Margaret Scott

É tempo de passar à acção no Médio Oriente

LONDRES – O anúncio, após o uso de armas químicas na Síria, de uma cimeira de emergência na Jordânia nesta semana, de líderes militares dos Estados Unidos, do Reino Unido, de França, da Alemanha, da Itália, do Canadá, da Turquia, da Arábia Saudita e do Qatar, é um desenvolvimento bem-vindo. A política ocidental está numa encruzilhada: comentar ou agir; planear acontecimentos ou reagir a eles.

Depois das longas e dolorosas campanhas no Iraque e no Afeganistão, entendo todos os impulsos para se evitar a desordem, para se assistir, mas sem intervir, para subir o tom do discurso, mas sem um envolvimento excessivo, na dura obrigação de mudar a realidade no terreno. Mas temos de compreender as consequências de estarmos só com apertos de mão, em vez de arregaçarmos as mangas e trabalhar.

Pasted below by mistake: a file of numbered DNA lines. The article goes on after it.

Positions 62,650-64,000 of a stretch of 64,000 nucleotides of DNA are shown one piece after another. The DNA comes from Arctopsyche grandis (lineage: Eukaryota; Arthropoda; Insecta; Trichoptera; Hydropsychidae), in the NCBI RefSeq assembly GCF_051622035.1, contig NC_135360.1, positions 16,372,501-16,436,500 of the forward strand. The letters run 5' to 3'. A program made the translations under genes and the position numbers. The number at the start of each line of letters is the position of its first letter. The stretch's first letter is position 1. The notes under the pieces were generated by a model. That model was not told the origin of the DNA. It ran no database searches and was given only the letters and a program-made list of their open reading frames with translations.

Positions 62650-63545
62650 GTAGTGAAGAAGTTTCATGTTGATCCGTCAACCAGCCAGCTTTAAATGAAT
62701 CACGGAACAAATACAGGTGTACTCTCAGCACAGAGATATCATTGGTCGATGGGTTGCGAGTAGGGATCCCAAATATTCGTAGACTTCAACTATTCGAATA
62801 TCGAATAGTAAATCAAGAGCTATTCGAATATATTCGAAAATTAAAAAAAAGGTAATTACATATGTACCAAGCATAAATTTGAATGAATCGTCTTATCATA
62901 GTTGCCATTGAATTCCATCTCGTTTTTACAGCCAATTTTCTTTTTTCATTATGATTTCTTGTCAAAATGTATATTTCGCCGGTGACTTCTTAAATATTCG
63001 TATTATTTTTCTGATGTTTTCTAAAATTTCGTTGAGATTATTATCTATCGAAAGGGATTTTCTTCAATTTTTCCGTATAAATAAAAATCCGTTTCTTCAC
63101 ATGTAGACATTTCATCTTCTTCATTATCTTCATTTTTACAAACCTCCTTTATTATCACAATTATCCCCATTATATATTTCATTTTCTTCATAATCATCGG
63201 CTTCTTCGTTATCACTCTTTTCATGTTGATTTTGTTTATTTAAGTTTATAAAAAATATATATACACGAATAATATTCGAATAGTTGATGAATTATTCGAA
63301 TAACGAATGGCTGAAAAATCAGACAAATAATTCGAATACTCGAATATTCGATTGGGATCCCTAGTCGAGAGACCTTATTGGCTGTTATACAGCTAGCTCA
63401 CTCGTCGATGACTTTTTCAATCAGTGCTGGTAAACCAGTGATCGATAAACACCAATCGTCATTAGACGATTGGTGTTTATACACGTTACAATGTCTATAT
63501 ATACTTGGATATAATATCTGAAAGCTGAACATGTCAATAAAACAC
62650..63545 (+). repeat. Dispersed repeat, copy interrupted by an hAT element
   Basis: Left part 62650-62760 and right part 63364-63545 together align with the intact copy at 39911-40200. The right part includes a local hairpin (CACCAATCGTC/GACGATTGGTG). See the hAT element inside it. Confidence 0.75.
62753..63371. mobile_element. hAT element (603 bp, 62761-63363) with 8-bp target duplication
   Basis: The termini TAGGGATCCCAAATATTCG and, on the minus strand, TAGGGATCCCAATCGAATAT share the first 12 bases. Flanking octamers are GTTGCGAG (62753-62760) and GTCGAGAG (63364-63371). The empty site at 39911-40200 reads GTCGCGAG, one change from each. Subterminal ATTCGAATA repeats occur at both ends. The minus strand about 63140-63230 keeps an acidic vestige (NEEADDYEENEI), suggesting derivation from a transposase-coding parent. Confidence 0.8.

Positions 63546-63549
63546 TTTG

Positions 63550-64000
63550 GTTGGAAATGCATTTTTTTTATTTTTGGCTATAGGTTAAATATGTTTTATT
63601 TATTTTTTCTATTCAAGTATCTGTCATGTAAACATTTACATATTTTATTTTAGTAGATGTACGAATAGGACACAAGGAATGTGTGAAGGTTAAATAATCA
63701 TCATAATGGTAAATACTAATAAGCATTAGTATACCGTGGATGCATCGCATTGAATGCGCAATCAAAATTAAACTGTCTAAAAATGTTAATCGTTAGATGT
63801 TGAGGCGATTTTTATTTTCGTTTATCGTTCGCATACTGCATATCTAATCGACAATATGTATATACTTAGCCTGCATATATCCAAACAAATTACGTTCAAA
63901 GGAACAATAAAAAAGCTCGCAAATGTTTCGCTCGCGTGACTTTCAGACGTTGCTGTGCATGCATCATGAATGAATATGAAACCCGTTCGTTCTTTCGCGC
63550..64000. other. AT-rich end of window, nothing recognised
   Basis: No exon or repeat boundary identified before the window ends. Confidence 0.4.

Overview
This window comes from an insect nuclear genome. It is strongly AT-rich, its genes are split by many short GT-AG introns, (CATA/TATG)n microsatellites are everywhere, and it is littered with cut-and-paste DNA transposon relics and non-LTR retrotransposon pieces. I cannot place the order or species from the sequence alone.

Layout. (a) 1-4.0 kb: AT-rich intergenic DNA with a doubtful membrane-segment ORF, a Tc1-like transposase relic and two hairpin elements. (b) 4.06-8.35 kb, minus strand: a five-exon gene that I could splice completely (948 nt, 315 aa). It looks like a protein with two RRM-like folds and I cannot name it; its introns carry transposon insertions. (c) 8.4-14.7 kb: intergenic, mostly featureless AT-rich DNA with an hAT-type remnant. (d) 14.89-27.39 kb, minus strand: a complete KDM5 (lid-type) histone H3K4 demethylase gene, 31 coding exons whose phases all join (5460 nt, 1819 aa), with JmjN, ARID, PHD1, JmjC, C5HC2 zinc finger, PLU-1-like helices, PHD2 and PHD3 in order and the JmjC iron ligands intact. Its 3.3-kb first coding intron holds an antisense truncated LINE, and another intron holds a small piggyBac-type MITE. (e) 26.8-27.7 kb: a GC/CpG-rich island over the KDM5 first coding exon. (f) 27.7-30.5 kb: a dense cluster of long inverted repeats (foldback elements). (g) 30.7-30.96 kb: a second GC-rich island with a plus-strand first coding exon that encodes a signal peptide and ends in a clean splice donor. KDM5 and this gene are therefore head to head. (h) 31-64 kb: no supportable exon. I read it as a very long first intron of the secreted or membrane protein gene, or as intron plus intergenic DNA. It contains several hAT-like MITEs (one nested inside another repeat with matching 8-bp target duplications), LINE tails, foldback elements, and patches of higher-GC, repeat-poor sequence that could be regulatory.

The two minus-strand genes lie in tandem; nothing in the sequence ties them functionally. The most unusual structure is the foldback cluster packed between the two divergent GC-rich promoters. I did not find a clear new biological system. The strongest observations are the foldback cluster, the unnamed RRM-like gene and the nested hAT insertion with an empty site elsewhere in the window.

As pessoas estremecem só de pensarem numa intervenção. Mas pensam nas futuras consequências da inacção e tremem: A Síria, atolada na carnificina entre a brutalidade de Bashar al-Assad e os vários afiliados da Al-Qaeda, um terreno fértil de extremismo infinitamente mais perigoso do que o Afeganistão na década de 1990; o Egipto no caos, com o Ocidente, contudo injustamente, a olhar como se estivesse a prestar socorro àqueles que iriam transformá-lo numa versão sunita do Irão; e o próprio Irão, apesar do seu novo Presidente, continua a ser uma ditadura teocrática, com uma bomba nuclear. O Ocidente surgiria confuso, os seus aliados estariam desanimados e os seus inimigos, encorajados. Este é um cenário de pesadelo, mas não é de todo inverosímil.

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